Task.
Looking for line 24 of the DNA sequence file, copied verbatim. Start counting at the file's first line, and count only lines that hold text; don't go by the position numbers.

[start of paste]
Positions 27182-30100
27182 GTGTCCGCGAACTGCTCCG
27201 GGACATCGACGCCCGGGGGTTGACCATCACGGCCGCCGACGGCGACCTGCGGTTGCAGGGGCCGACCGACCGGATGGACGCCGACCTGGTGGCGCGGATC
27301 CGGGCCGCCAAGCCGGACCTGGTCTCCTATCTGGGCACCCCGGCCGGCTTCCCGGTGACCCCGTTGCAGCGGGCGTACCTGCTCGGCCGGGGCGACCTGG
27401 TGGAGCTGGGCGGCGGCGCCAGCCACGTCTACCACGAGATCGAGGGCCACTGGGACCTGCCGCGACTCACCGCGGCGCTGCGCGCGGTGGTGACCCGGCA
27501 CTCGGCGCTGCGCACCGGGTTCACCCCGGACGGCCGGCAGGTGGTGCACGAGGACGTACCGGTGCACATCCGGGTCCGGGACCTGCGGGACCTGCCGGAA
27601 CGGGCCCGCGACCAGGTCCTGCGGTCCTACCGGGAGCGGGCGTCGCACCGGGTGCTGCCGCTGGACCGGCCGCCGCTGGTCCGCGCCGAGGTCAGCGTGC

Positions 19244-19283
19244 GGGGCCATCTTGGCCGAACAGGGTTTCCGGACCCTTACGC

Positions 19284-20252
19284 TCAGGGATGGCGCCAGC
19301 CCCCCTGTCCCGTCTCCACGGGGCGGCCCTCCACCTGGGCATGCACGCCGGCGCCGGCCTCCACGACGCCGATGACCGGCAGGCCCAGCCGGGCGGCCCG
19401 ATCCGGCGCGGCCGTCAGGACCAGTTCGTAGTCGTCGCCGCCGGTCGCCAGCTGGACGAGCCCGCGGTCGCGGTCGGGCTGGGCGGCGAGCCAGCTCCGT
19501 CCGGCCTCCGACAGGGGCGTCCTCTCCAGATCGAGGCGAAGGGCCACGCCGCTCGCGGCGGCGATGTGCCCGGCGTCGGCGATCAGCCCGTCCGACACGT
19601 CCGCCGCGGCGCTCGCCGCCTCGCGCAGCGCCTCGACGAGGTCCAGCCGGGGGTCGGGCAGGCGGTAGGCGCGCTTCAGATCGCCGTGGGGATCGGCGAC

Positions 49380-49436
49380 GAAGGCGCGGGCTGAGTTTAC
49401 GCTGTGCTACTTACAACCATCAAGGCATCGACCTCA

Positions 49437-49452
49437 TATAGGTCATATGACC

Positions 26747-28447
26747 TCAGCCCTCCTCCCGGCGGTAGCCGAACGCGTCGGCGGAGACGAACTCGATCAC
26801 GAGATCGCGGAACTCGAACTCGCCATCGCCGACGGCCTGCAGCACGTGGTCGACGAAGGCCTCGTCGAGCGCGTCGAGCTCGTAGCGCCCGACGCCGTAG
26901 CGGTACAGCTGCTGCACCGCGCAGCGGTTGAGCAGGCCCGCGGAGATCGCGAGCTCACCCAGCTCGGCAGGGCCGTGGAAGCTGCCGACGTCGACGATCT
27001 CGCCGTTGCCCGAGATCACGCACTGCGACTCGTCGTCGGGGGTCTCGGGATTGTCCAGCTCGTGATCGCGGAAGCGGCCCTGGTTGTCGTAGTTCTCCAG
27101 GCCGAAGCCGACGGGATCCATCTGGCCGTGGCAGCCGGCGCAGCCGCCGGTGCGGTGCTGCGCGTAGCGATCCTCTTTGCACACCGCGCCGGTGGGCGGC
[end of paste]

26901 CGGTACAGCTGCTGCACCGCGCAGCGGTTGAGCAGGCCCGCGGAGATCGCGAGCTCACCCAGCTCGGCAGGGCCGTGGAAGCTGCCGACGTCGACGATCT